George Washington Papers

From George Washington to James McHenry, 1 August 1796

Mount Vernon 1st August 1796


The Post of Friday last brought me your dispatches of the 26th Ulto, with the Papers therein enclosed.

The draught of a letter to the Agent of the Department of War, and the Instructions for the person proposed as a Deputy paymaster and Storekeeper in the State of Tennessee, are guarded, and proper. The only doubt remaining with me, is whether so many Officers, in that quarter, are realy necessary; and whether some of them may not, in the public estimation, be considered (after the Indian Agent for that Department is appointed) in the light of sinecures. If, however, upon a thorough investigation of the duties of their several Offices, it shall be found that the service would be too hard upon a less number, or that they are necessary as checks, I consent to the appointment of Mr Hilles as Deputy Paymaster and Store keeper—provided his conduct in the Accomptants Office has afforded sufficient evidence of his fitness to discharge the duties required by your Instructions: to do which, properly, he ought to be a person of some experience in business; to be able to execute it with judgment; to possess firmness; and great integrity.

What will be the occupations of Mr Dinsmore? and what is become of a Mr Shaw (this was, if I recollect rightly the name of a person) who was sent some time ago by Genl Knox (while Secretary of War) into that quarter? There certainly can be no occasion for continuing the latter, if the former is retained.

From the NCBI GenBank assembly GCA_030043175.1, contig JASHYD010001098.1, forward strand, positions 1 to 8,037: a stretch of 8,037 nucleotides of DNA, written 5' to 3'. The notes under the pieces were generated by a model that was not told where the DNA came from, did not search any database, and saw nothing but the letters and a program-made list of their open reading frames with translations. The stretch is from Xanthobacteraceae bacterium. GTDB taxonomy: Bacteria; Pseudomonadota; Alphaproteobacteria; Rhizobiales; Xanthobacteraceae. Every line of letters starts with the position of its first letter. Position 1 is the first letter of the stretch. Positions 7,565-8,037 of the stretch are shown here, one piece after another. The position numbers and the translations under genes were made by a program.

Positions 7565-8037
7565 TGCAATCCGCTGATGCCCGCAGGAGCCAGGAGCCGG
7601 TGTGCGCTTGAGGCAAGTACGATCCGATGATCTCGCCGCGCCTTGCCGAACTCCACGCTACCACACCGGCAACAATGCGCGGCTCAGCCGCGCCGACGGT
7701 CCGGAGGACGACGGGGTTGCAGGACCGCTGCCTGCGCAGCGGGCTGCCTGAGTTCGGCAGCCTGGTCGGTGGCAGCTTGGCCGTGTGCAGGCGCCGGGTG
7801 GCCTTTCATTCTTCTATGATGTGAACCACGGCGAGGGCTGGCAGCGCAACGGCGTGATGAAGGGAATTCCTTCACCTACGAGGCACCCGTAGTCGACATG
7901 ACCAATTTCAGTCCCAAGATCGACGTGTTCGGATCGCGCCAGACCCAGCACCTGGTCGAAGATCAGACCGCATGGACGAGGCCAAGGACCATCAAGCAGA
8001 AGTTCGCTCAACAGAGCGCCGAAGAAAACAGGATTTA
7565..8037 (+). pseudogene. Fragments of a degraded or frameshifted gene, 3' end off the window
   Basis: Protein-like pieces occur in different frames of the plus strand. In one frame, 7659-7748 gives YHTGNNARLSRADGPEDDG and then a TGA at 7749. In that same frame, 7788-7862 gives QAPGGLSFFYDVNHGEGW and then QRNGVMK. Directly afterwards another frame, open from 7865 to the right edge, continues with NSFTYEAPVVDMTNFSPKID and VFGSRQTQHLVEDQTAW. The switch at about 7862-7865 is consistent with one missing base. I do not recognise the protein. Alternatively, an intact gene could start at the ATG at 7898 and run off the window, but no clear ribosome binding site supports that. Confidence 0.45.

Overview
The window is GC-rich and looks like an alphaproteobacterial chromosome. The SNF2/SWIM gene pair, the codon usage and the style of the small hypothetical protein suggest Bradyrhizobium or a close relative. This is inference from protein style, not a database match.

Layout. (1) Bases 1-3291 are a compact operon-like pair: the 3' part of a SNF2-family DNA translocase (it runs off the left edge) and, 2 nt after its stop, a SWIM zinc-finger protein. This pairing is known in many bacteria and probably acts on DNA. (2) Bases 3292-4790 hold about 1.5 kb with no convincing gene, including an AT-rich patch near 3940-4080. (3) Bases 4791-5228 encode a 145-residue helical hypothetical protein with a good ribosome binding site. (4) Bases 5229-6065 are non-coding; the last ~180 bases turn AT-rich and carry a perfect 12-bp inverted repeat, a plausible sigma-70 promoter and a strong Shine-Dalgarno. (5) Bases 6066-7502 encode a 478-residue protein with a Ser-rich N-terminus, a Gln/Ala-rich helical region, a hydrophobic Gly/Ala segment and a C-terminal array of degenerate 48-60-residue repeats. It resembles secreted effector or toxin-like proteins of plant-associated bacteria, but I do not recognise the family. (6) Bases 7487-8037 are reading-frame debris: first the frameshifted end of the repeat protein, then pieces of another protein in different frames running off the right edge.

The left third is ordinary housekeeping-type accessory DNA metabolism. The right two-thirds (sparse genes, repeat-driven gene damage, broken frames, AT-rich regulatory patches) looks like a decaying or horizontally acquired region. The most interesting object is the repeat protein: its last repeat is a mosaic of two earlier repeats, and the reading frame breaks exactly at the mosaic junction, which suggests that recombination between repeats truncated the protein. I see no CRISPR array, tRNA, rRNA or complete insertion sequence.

A Troop of Horse, in my opinion, may, for the reasons you have assigned, be necessary on the frontiers of Georgia: and, I desire they may join Conolel Gaither accordingly.

I have no objection to the releasement of Lieutt Geddis from his present arrest, at the request of those Officers who have asked it; But as the Attorney General will be at Philadelphia, I would have his opinion taken on the power of granting a pardon for the Offence of which he has been found guilty, and Cashiered; and the mode by which it may, with propriety, be accomplished: for it may be questioned, whether a remital of the Sentence of the Court, ought not to be preceeded by an act of approval, or rejection, as the foundation. At any rate some attention to the form (which I request may be given) will be necessary.

I am glad to find by Mr Byers letter to Colo. Henley, that Spiritous liquor is not necessary to carry on trade with the Indians. I have always been of opinion that it was productive of more discontent & mischief than good, and therefore hope it will cease to be an article of Traffic on public Account.

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